Katimin uplifted three ways to maintain religious harmony- ‘strengthening of the state ideology of Pancasila; practicing religious moderation; and preserving local wisdom’.
Religious moderation displays courteousness while practicing one’s religion in social settings and being balanced in meeting material needs, in the relationship between god and humans, fellow humans and humans with nature. Indonesia is rich in local wisdom that provide tools for conflict resolution and act as glue for social cohesion, as they contain fundamental values such as tolerance, mutual cooperation, togetherness, brotherhood, unity, and compassion.
Declaring that theology is an autobiography, and warning that the Christianity she would present at the interfaith panel would be non-normative Christianity, Isabella Novsima, a young Christian theological educator, structured her presentation on Christianity rooted in her bodily experiences: as a woman, an Asian, a young person, non-ordained, and a poet who lives with mental disability.
As a woman dismantling patriarchy, Isabella rooted the emergence of Asian feminist theology not as a personal theological inquiry about God, but a deep collective critical reflection as women who are living in the Asian context, and in response to the invisibility of women in ecumenical organisations at that time, including the CCA.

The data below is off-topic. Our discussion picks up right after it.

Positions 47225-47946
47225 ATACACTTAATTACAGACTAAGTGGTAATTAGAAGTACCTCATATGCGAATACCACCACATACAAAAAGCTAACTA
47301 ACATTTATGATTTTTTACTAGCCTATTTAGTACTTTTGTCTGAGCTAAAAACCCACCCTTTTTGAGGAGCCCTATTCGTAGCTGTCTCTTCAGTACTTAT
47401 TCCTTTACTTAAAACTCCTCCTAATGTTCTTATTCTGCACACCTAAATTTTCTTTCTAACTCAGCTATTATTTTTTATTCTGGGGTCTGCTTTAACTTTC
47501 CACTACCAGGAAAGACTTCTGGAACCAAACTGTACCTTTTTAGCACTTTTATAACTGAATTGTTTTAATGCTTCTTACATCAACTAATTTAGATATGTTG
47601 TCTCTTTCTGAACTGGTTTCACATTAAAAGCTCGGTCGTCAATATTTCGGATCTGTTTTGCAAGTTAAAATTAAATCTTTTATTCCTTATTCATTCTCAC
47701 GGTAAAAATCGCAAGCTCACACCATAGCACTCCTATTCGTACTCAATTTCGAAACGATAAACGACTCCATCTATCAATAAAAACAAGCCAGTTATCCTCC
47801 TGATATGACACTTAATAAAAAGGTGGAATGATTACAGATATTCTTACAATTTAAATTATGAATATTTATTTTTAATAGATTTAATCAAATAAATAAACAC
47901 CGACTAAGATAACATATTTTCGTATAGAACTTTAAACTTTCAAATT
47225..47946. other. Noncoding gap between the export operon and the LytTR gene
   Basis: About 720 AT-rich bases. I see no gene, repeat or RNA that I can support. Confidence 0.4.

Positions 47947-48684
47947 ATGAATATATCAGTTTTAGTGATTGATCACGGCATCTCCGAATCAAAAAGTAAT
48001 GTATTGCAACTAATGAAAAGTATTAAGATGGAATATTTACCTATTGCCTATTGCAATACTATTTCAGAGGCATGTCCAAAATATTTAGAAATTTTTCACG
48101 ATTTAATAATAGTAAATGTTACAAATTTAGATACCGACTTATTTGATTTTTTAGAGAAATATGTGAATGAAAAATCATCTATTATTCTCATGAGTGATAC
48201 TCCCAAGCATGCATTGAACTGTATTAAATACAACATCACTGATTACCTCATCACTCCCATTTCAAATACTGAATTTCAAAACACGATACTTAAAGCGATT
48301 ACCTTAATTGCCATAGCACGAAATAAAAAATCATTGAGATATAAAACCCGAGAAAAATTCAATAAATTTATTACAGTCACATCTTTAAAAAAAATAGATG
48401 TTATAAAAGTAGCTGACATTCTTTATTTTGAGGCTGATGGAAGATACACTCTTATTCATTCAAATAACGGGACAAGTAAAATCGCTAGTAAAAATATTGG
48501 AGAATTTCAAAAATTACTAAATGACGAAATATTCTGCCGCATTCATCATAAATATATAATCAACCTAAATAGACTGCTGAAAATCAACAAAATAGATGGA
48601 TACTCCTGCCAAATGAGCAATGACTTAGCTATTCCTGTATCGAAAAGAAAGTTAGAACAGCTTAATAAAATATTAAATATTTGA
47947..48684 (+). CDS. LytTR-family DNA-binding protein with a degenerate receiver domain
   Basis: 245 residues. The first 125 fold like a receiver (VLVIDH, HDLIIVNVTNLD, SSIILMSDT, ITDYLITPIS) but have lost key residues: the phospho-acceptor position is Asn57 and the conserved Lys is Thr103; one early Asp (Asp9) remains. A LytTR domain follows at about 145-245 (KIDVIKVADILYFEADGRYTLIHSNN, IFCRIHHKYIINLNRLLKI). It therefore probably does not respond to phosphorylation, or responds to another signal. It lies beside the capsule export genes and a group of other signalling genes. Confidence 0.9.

As a young person dismantling ageism, she affirmed that young people are creative thinkers capable of doing reconciliation, renewal, and restoration of the creation in the church. As a non-ordained person dismantling clericalism, she pointed out the hierarchical nature of clericalism that is further exacerbated by patriarchy; implying that male pastors are still preferred over female pastors despite their growing numbers. As a poet living with mental disability, Isabella called for a radical shift from seeing theology as ‘faith seeking understanding’ to the idea of ‘faith seeking beauty’.
Isabella called for Christianity that has been familiar with truth and good to now embrace beauty in the nonverbal language, the non-human language, the wounded language, the silence, the darkness, and the absence of the word. She challenged normative theology to ‘listen to the unspoken voice’ which is a way of ‘living the Word without a word’. She affirmed that only by embracing ‘Beauty’, could we embody reconciliation, renewal, and restoration of the creation.
CCA General Secretary Mathews George Chunakara who moderated the session, summarized that the panel had brought out interesting parallels of similar concerns but defined them differently. Buddhism saw renewal as ‘changing for the better’, restoration as ‘upholding the value of dignity’, and reconciliation as a ‘return to amicability’.
Hinduism affirmed the fullness of life, dignity of human beings and creation, and saw creation and evolution as complementary. Islam, applied in secular context, affirmed Pancasila principles; and Christianity’s view focused on the dignity for all and the consideration of Beauty.